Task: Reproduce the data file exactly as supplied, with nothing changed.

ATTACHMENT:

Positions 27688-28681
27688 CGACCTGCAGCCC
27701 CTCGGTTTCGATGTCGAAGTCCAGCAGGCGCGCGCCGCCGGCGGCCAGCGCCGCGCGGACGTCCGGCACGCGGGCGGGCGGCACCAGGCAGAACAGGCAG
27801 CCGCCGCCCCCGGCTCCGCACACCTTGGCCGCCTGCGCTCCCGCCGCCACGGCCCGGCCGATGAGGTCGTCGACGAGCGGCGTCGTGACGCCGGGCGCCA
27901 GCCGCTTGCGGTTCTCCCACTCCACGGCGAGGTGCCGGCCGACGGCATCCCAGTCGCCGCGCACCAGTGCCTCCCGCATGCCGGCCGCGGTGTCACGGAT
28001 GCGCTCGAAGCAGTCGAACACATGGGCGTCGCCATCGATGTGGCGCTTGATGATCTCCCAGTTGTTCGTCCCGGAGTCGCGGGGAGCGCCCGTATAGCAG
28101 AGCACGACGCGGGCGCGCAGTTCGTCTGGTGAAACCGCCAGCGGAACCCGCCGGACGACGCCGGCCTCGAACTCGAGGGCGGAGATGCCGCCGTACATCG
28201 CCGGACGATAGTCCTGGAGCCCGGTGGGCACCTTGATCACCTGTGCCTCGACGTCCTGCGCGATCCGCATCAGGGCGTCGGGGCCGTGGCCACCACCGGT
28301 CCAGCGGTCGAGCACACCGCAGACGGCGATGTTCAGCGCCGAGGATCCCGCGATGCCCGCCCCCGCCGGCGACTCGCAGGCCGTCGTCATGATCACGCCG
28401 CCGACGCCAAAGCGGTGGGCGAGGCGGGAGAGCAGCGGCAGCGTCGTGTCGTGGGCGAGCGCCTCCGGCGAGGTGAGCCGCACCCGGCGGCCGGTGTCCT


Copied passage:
Positions 27688-28681
27688 CGACCTGCAGCCC
27701 CTCGGTTTCGATGTCGAAGTCCAGCAGGCGCGCGCCGCCGGCGGCCAGCGCCGCGCGGACGTCCGGCACGCGGGCGGGCGGCACCAGGCAGAACAGGCAG
27801 CCGCCGCCCCCGGCTCCGCACACCTTGGCCGCCTGCGCTCCCGCCGCCACGGCCCGGCCGATGAGGTCGTCGACGAGCGGCGTCGTGACGCCGGGCGCCA
27901 GCCGCTTGCGGTTCTCCCACTCCACGGCGAGGTGCCGGCCGACGGCATCCCAGTCGCCGCGCACCAGTGCCTCCCGCATGCCGGCCGCGGTGTCACGGAT
28001 GCGCTCGAAGCAGTCGAACACATGGGCGTCGCCATCGATGTGGCGCTTGATGATCTCCCAGTTGTTCGTCCCGGAGTCGCGGGGAGCGCCCGTATAGCAG
28101 AGCACGACGCGGGCGCGCAGTTCGTCTGGTGAAACCGCCAGCGGAACCCGCCGGACGACGCCGGCCTCGAACTCGAGGGCGGAGATGCCGCCGTACATCG
28201 CCGGACGATAGTCCTGGAGCCCGGTGGGCACCTTGATCACCTGTGCCTCGACGTCCTGCGCGATCCGCATCAGGGCGTCGGGGCCGTGGCCACCACCGGT
28301 CCAGCGGTCGAGCACACCGCAGACGGCGATGTTCAGCGCCGAGGATCCCGCGATGCCCGCCCCCGCCGGCGACTCGCAGGCCGTCGTCATGATCACGCCG
28401 CCGACGCCAAAGCGGTGGGCGAGGCGGGAGAGCAGCGGCAGCGTCGTGTCGTGGGCGAGCGCCTCCGGCGAGGTGAGCCGCACCCGGCGGCCGGTGTCCT